Pahang farmer grows Bananas and Cassavas in Bauxite-damaged Soil
Banana trees are resilient crops that can apparently grow in bauxite-contaminated soil. Photo Credit: Royalty Free Stock Photos
Cultivating banana trees, oil palms, cassava roots and lemongrass may not seem like a big deal, seeing as all these tropical crops are commonly grown across Malaysia. Except that Surin Deris, a farmer in Kuantan, is doing so in soil that was extensively damaged last year by bauxite mining, which laid waste to the area’s environment in Pahang.
Numerous local villagers leased their plots of land to fly-by-night bauxite miners around Kuantan last year in the hopes of quick windfalls, only to end up with the soil on their property severely damaged from toxic runoff, which contaminated soil and water sources far and wide around the area.
Surin, a 68-year-old settler in Bukit Goh, was among them. Last May the elderly farmer leased out 3 acres of his 5.5-acre plot to bauxite miners. Taking advantage of a six-month moratorium on bauxite mining, which came into effect on January 15 and is scheduled to last July 15, Surin began planting a variety of crops a few months ago.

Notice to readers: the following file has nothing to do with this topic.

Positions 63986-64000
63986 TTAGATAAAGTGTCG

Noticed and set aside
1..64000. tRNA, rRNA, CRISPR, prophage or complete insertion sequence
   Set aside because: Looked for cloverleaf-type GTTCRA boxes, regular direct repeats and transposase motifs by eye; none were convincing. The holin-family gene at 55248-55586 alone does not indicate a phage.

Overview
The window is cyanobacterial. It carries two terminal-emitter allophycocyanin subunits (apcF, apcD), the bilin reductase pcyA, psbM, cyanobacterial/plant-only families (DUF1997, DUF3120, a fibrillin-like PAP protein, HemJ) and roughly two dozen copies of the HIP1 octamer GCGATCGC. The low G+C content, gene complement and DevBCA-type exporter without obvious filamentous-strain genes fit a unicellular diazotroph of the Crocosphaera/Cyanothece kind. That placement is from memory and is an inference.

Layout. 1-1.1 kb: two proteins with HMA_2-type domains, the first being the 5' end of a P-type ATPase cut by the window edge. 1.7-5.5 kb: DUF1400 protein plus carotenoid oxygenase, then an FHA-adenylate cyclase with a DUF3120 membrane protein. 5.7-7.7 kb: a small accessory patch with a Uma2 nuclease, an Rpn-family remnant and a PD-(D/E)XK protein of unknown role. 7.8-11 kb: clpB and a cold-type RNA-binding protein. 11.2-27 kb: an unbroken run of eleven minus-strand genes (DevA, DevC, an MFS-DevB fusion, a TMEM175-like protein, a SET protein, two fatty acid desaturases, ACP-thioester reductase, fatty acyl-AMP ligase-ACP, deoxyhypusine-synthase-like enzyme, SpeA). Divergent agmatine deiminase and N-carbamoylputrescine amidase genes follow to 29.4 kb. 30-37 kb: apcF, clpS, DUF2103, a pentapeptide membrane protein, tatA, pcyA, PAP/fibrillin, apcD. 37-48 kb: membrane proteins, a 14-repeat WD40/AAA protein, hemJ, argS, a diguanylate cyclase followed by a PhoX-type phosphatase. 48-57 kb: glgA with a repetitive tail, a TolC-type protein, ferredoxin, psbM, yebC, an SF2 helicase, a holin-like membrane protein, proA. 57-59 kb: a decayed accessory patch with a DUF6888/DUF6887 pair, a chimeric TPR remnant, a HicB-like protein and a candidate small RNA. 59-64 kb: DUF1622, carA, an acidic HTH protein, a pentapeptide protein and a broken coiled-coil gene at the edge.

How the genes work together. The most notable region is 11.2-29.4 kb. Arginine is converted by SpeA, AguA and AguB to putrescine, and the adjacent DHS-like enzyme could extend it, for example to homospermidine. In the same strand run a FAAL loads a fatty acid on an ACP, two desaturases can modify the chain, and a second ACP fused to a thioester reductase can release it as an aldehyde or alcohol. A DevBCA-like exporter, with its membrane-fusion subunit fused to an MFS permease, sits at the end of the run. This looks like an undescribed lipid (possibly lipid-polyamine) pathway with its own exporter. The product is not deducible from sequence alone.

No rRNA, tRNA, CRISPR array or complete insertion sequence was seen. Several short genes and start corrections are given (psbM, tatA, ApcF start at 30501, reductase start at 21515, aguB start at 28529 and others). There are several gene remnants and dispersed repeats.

“Bauxite mining [on my land] was stopped in October last year. They had removed the top soil and dug holes (for removing bauxite) and in December I started planting bananas,” the farmer told the Bernama news agency. “Since planting these plants I have only watered the small palm trees while the banana trees and cassava still survive even in hot weather despite being rarely watered.”
By successfully growing the plants in contaminated soil, Surin believes he has proven wrong naysayers who insisted that it might take long years before any vegetation can grow there. “Many have said that former bauxite-mined land is infertile. But I feel that if forest trees can grow (on their own), then trees that are deliberately planted and cared for can grow even more,” he said.
Some experts have stressed that bauxite-contaminated soil, if handled well and cleansed properly, could be rehabilitated within a relatively short period of time around Kuantan. “I believe the land can be restored in two years if it (remedial process) is done correctly,” Ahmad Fuad Embi, vice-president of the Malaysian Stormwater Organization, stressed at a symposium on sustainable mining back in February. “We have to try. If we don’t try, we won’t know.”
Surin has, for one, tried and now he does know that planting at least some crops in some damaged soil is possible. Questions still remain as to whether the bananas and cassavas on his plot are suitable for consumption or if they have been contaminated by toxic chemicals. The farmer says he is awaiting the results of a promised analysis of his produce by experts.